“The missing President”, article by Alberto Barrera and Cristina Marcano is an extraordinary account of Venezuela’s current tragedy, see it in yesterday’s New York Times, link: http://www.nytimes.com/2013/01/23/opinion/chavez-the-missing-president.html?_r=0.
However, it includes an assertion that I have seen repeated many times, even by Chavez’s harshest critics. They say: “Venezuelans today are less poor than they once were. But they are also far more dependent on the state, and more susceptible to a propaganda machine that attributes this “miracle” to Mr. Chávez. Over the past decade, his government has invested around $400 billion in social spending, an oil-infused luxury that few countries in the region have ever been able to indulge in”. The authors perpetuate the myth that Chavez has decreased poverty in Venezuela by “investing” about $400 billion in the social sector.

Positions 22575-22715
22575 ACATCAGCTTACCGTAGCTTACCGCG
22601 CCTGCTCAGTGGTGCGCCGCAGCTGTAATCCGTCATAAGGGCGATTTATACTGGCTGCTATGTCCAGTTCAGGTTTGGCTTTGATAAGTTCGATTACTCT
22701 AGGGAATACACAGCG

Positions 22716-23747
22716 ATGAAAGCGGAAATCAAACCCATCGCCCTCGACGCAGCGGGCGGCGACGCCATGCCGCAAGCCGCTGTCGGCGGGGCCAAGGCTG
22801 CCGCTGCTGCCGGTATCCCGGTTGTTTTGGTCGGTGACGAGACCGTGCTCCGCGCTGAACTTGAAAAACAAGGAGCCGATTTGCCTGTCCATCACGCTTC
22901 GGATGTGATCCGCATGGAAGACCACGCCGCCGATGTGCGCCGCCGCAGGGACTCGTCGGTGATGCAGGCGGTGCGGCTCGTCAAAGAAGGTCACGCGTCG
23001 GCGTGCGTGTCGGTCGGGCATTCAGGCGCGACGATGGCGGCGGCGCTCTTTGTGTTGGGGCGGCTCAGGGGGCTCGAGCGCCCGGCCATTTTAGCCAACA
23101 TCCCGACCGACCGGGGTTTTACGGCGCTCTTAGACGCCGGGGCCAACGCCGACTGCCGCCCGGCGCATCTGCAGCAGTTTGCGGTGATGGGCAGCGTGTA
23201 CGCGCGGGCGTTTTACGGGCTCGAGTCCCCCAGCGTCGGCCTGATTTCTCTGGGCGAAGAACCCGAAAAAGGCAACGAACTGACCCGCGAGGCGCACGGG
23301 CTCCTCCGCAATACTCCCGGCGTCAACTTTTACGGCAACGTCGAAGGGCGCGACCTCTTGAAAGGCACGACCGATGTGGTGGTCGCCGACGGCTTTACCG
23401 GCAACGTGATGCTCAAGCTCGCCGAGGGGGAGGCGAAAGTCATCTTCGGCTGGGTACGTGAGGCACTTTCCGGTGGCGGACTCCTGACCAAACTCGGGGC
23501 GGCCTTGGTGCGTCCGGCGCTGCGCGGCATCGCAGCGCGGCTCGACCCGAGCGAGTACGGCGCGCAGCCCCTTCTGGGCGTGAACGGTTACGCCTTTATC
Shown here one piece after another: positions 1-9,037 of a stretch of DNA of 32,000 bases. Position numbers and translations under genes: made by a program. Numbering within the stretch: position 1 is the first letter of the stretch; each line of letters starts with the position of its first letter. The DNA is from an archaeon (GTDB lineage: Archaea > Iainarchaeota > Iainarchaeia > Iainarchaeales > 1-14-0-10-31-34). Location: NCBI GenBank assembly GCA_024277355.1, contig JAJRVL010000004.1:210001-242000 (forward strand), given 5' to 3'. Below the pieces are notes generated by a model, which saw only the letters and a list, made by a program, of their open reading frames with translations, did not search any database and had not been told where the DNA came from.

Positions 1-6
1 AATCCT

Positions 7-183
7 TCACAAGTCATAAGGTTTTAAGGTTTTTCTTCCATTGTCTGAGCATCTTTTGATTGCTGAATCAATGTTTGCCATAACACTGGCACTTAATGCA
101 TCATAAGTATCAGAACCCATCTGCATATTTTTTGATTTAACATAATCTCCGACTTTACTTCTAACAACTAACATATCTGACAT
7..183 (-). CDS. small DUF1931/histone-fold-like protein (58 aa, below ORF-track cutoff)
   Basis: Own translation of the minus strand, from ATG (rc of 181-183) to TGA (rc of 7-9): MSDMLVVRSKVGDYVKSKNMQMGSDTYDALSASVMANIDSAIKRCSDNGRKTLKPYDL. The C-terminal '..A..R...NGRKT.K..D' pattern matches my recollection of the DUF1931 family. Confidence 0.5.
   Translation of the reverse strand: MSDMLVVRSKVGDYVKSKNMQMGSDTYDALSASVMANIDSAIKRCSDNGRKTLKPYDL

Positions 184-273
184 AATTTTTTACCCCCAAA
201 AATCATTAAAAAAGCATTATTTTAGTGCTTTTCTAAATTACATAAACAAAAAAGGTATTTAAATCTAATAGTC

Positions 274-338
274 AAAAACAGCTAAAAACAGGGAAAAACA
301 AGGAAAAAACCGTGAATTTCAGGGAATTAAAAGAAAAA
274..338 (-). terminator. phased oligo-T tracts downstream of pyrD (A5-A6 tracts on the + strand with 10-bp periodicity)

What I frequently see in the best of analyses is failure to see the difference between the temporary condition of having money in the pocket and a true, permanent scape from poverty. More spending money does not necessarily mean less poverty but, at best, a temporary alleviation of poverty. A structural cure for poverty simply has not existed during Chavez’s watch. Only citizens who are self-reliant can escape poverty. And this requires empowerment, not handouts. $400 billion can go a long way to make the poor feel better for a while but, when the handouts cease, as they inevitably will cease, the poor will revert, and in worse shape than before, to their previous condition.